Wages for those in the medical field, particularly physicians, are among the highest of all occupations, according to the Bureau of Labor Statistics. So, whatever reason you chose to work in the medical profession, it is undeniable that the money you make will impact your lifestyle over the long term. There are a variety of things to consider when entering the healthcare profession. There is the extended, often costly, education required to pursue a job in the medical field, which means that throughout your career, management of debt will be a consideration. With the ability to earn a higher income comes the obligation to pay higher taxes, so navigating the tax landscape and learning how to be more tax efficient is a factor – an important factor that makes income protection a key issue and one to consider here. Let’s start from the beginning. For the sake of example, let’s assume you want to become a doctor in internal medicine. To do that you must graduate with a bachelor’s degree, graduate from medical school, pass three U.S. Medical Licensing Exams, complete a three-year residency program, and pass an internal medicine board exam. The estimated total classroom, training, and study time to complete that process is 33,760 hours. That equates to just over 16 years of full-time working hours. The Association of American Medical Colleges reported that the average total student loan balance for a doctor is $207,000 and for many it is much higher. It is not a stretch to say the average total loan cost, over the course of repayment, will be north of half a million dollars for the average doctor. If you lose the ability to make the income you’ve worked so hard for, would it impact your ability to repay that debt? Now, let’s assume you are a physician in the prime of your earning potential. Perhaps you’ve gotten your student loan debt taken care of but replaced it with new debt. You’ve bought your family home, maybe a vacation home or a boat. You’ve created a lifestyle that is dependent on a certain level of income. Perhaps you have ownership in a practice that would be adversely affected if you were unable to work. You’ve also started planning for the day you no longer want to work. Are you willing to risk your home if you were no longer able to pay the mortgage? Do you want you or your family to change their entire lifestyle because it could no longer be financially supported? Do you want to surrender control of the ability to retire in the future? According to the Social Security Administration, there is about a 25 percent chance of an individual becoming disabled and being unable to work for 3 month or more during their working career. With the amount of time and effort you’ve put in to achieving your current level of success, does it not make sense to protect your income and your ability to earn it? Given that the memphismedicalnews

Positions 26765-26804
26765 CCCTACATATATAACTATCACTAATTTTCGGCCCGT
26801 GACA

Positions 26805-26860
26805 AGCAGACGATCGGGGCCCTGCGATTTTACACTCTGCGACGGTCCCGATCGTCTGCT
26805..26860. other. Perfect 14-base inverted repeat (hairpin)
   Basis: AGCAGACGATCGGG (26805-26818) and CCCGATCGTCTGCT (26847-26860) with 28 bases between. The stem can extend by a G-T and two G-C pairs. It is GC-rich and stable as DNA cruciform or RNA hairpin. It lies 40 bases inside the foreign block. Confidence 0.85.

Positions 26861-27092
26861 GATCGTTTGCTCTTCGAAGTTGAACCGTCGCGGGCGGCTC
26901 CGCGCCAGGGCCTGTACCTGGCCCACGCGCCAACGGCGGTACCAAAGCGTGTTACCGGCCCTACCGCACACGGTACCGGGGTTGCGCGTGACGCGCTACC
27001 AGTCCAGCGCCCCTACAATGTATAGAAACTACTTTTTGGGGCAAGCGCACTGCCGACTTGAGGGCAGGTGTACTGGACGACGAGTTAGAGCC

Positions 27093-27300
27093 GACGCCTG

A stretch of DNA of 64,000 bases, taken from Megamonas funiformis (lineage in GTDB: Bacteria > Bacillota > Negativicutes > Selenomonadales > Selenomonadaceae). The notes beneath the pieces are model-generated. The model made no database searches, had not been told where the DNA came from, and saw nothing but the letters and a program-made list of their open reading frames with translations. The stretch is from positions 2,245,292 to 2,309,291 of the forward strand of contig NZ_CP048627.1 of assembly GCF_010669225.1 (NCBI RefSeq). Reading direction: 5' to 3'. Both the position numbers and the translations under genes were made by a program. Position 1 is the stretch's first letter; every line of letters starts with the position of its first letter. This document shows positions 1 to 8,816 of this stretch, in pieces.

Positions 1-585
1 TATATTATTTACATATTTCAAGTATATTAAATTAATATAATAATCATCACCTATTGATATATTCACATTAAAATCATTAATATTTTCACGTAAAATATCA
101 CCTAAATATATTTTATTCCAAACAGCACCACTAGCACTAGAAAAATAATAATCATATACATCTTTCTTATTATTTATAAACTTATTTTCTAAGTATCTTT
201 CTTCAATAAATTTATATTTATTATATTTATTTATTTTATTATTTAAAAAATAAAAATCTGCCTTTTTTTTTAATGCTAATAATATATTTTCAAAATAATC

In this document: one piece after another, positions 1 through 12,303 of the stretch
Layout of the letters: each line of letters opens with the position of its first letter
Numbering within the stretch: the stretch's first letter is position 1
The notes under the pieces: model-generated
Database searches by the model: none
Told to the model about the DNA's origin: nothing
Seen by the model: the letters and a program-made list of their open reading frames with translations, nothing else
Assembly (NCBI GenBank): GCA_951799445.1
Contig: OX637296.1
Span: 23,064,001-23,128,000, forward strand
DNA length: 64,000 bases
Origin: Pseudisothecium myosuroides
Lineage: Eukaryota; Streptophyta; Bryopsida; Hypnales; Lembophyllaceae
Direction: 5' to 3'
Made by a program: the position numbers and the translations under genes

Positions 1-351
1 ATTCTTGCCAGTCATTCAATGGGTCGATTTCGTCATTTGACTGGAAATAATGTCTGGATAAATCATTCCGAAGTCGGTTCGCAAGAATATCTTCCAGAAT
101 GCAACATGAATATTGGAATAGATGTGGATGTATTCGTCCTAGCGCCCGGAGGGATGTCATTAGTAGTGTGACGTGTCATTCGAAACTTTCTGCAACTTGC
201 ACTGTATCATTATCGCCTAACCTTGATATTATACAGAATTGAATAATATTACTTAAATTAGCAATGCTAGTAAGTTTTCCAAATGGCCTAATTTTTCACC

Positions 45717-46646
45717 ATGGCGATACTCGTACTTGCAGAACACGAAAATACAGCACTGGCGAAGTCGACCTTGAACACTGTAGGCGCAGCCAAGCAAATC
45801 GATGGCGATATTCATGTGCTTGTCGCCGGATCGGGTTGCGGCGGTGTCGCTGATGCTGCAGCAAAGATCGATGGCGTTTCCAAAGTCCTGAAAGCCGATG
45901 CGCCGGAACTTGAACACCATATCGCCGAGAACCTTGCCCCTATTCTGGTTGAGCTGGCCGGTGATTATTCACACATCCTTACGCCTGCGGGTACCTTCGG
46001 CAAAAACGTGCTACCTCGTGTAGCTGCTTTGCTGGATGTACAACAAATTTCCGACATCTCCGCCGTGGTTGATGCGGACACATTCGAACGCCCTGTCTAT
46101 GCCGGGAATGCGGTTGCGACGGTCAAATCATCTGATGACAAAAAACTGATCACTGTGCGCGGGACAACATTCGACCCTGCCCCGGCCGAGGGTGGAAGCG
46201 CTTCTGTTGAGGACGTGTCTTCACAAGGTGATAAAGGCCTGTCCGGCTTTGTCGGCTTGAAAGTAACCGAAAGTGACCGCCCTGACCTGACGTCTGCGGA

Time moves on; memories should not